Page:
• #9
                  I agree with those who have said it's a risk worth taking, but to make sure you do your homework, especially on temperament.

                  I would also discuss very frankly with the seller exactly what he/she would do in a variety of situations. For example, what happens if the horse turns out to have some sort of genetic problem that doesn't manifest itself for a few months? I know someone going through this right now and I don't envy her. You might put it in the sales contract that the horse is healthy and free of birth defects (Can one do that?). At any rate put the word "healthy" in there, just in case, and talk to the seller about different scenarios.

                  Also, specify (as most sales contracts do) when ownership begins and insure as soon as possible.

                  Good luck!
                  Kendra -- Runningwater Warmbloods
                  Home of EM Raleska (Rascalino/ Warkant) and Donatella M (Furstenball/ Jazz Time)
                  'Like' us on Facebook


                  • #10
                    Ask for the video to be unedited, and have them show footage of them catching the baby in pasture, bringing it in and doing whatever normal handling the baby knows how to do right now: leading, tying, handling feet, grooming, standing, leading to arena and running around, leading to new spooky area. Be clear with seller that you are looking at temperament and you don't care if they need two handlers or if they need to bring a buddy along to keep the baby calmer, or if he doesn't know how to tie or do much, or he won't do something. The reason you are getting a baby is so that you can teach some of these things, right? And actually, seeing how he handles things he doesn't want to do is more enlightening than if he did it.

                    I did this with babies I was looking at. Turns out I DID do a 6 hour drive for the one I got, but I knew the second I stepped on the place that I would buy. Only in hindsight did I realize it was also important for me to see the breeder/seller's barn. I could quickly get a feel for how particular she was about things, whether her horses grew up as horses or flowers, what was their general level of care, etc. THAT was worth a lot to me. The breeder ran a very comfortable barn, not too fancy, horses were appropriately horses, things were safe, everyone healthy, students were having fun, dogs were barking, etc.

                    I can see how a reputable breeder might not want to go to this trouble, and they might already have professional videos done and they know their babies will sell -- but if they don't have one made yet, it can't hurt to ask, and maybe they can get some farm shots in there too!



                    • #11
                      I agree with Andras on this and have certainly bought several horses sight unseen, BUT they came from a person I have known for years and have great trust in. The last one I bought strictly on pedigree - I knew the dam and and sire - so when the filly showed up it wasn't even a big surprise.

                      So to me it knowing and trusting the seller is key when buying horses sight unseen.
                      Siegi Belz
                      2007 KWPN-NA Breeder of the Year
                      Dutch Warmbloods Made in the U. S. A.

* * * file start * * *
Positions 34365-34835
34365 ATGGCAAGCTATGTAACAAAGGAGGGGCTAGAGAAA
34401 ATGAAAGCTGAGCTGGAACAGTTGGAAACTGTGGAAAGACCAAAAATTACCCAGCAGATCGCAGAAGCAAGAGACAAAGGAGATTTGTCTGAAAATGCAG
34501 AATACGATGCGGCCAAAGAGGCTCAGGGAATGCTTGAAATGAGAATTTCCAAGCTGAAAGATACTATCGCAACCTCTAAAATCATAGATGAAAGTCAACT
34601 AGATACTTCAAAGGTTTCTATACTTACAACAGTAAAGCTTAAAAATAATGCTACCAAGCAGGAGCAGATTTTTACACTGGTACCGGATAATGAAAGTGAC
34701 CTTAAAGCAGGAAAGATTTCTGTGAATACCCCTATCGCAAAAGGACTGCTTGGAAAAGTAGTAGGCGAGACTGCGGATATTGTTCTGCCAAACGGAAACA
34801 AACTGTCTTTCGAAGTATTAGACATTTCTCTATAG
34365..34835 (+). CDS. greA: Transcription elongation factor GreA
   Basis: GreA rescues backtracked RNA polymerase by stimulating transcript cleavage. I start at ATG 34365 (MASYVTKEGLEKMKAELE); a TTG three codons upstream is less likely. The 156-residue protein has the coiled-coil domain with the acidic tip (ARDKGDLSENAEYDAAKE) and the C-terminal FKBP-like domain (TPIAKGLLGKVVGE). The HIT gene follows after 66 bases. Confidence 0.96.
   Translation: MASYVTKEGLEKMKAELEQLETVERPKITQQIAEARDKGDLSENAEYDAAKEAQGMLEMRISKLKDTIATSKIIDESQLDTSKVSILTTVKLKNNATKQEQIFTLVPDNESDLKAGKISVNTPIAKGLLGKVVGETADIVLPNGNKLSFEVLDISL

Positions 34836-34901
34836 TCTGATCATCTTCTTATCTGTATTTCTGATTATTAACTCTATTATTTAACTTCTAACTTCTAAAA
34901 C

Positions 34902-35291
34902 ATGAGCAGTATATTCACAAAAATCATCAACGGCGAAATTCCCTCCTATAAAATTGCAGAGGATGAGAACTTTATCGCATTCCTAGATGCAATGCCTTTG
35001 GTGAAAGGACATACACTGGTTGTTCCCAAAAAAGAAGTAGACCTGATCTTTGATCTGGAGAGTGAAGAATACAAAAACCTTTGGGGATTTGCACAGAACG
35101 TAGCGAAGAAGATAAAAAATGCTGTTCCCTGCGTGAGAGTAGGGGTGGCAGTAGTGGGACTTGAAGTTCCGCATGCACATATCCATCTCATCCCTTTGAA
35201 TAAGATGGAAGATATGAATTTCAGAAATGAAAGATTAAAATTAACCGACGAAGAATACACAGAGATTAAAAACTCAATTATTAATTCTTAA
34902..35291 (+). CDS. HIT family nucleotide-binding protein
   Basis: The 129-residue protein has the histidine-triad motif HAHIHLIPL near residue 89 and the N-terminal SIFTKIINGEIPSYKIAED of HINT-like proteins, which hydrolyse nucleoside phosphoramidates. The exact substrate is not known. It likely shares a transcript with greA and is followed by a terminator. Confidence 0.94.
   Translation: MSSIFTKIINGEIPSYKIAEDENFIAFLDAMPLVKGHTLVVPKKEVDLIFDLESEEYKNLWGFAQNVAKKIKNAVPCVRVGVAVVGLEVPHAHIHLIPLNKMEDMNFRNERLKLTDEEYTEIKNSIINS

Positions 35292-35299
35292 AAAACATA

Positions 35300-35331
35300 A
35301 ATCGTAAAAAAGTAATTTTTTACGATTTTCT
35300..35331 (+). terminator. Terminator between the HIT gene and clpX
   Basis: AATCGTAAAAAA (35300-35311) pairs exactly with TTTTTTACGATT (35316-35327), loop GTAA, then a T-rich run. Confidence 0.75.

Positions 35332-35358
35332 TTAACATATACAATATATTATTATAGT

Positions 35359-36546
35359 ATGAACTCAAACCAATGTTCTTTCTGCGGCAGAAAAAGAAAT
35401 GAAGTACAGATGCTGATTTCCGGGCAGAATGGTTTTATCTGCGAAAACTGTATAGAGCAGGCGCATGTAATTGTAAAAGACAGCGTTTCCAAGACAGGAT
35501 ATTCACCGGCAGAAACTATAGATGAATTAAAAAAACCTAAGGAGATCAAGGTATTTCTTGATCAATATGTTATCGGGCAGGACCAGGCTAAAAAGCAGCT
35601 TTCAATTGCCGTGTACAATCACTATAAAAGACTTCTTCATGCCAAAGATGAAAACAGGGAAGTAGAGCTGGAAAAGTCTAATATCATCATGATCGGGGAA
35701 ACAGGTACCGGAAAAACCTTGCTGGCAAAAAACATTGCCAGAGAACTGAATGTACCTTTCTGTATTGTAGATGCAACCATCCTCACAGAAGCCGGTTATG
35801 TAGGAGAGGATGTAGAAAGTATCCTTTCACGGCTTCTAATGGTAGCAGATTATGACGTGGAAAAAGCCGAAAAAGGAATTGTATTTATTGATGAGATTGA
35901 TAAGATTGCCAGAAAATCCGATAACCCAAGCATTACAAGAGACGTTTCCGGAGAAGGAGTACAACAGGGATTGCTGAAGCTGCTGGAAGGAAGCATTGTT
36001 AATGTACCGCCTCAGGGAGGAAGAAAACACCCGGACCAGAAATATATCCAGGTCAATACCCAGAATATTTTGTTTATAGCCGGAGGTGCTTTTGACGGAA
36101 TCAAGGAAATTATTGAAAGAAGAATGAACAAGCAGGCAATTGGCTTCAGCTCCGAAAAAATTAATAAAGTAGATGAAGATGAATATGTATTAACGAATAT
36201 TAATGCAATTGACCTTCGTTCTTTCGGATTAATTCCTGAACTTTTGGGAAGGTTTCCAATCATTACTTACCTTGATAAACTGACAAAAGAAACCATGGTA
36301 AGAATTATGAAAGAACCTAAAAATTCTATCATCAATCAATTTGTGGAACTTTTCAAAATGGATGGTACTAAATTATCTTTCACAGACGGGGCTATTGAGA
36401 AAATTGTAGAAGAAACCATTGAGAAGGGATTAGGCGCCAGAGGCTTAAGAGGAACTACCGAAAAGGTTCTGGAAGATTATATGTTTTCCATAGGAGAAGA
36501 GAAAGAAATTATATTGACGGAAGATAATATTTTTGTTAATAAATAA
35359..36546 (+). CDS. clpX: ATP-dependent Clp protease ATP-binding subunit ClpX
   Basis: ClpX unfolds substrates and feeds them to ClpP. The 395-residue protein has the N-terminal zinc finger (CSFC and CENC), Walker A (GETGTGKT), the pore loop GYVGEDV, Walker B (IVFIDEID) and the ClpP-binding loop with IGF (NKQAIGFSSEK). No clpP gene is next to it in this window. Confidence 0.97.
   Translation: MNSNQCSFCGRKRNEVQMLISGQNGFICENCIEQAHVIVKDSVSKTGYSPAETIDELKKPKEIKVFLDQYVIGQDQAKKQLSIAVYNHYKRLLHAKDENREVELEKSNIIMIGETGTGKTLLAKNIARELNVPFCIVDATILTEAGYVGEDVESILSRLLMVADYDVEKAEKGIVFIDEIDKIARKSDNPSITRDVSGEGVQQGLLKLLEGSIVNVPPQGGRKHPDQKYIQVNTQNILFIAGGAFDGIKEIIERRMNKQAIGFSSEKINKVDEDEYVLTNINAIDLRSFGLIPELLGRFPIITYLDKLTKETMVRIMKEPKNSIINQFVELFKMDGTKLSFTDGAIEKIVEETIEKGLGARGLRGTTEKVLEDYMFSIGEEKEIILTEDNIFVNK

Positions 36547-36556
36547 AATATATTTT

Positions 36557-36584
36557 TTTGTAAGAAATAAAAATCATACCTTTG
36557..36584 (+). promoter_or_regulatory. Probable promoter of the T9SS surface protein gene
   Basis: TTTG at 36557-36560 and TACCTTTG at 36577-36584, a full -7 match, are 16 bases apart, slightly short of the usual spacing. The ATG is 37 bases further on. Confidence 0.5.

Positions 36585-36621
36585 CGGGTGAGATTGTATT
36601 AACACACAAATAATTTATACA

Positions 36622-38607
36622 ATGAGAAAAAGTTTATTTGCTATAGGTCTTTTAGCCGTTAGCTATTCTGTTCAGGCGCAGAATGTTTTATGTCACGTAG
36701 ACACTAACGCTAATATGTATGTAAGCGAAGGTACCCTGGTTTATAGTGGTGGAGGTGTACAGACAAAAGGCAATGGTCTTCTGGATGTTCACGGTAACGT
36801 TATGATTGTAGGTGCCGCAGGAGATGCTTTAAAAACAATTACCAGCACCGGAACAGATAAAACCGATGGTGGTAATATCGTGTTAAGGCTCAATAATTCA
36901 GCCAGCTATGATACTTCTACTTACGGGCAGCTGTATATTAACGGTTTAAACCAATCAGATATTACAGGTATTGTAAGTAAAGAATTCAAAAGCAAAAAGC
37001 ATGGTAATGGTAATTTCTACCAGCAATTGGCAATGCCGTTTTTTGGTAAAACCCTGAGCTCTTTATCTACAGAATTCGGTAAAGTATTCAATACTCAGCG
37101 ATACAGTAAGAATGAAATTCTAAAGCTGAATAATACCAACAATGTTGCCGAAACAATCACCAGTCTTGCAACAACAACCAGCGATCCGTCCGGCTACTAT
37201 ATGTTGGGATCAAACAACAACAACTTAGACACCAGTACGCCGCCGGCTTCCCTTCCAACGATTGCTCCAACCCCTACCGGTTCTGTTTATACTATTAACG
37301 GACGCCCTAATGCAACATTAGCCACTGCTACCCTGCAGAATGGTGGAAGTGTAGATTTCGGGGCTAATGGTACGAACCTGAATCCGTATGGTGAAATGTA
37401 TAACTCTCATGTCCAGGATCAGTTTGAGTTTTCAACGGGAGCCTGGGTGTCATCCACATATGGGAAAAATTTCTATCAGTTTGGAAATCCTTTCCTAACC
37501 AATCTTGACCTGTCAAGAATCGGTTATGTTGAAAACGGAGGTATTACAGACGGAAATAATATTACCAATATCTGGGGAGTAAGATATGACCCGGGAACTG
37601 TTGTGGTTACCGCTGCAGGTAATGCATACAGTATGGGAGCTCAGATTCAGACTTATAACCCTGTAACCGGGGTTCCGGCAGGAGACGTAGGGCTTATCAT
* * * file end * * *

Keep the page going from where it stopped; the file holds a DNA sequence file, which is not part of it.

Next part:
• #12
                        We have sold, and bought several horses sight unseen and it has worked out well. Plenty of video is always nice as well as good communication. Maybe we have just been lucky but we have found more good, honest people out there than bad.
                        Follow us on facebook - https://www.facebook.com/pages/River...ref=ts&fref=ts


                        • #13
                          Originally posted by siegi b. View Post
                          I agree with Andras on this and have certainly bought several horses sight unseen, BUT they came from a person I have known for years and have great trust in. .....


                          So to me it knowing and trusting the seller is key when buying horses sight unseen.
                          Ditto. And I wouldn't do it unless you have experience evaluating horses both in terms of their qualities and in terms of suitability for yourself.

                          Also, I was recently in the market for a young horse and saw quite a few very good ones with excellent pedigrees in person; if anyone needs a lead I would be happy to share information.
                          Roseknoll Sporthorses


                          • #14
                            I would never buy a horse sight unseen, unless I had someone I trust look at the horse first. Someone has to see it and find out what it's really like before I'd spend the money on it.

                            Do you have someone you trust who can go and look at it in person and then evaluate it for you?
                            "And I'm thinking you weren't burdened with an overabundance of schooling." - Capt Reynolds "Firefly"


                            • #15
                              I have sold quite a number of young horses without the buyers seeing more than a video, doing a health exam (x-rays aren't of great use with horses under 18 months old) and having LOTS of conversations with the buyer.

                              I always include plenty of footage of legs & feet in the video, basically trying to mimic the way most horse people look at a horse -- front, back, side, etc.

                              Oddly enough, I have NEVER seen a stallion video set up this way...but that's another story.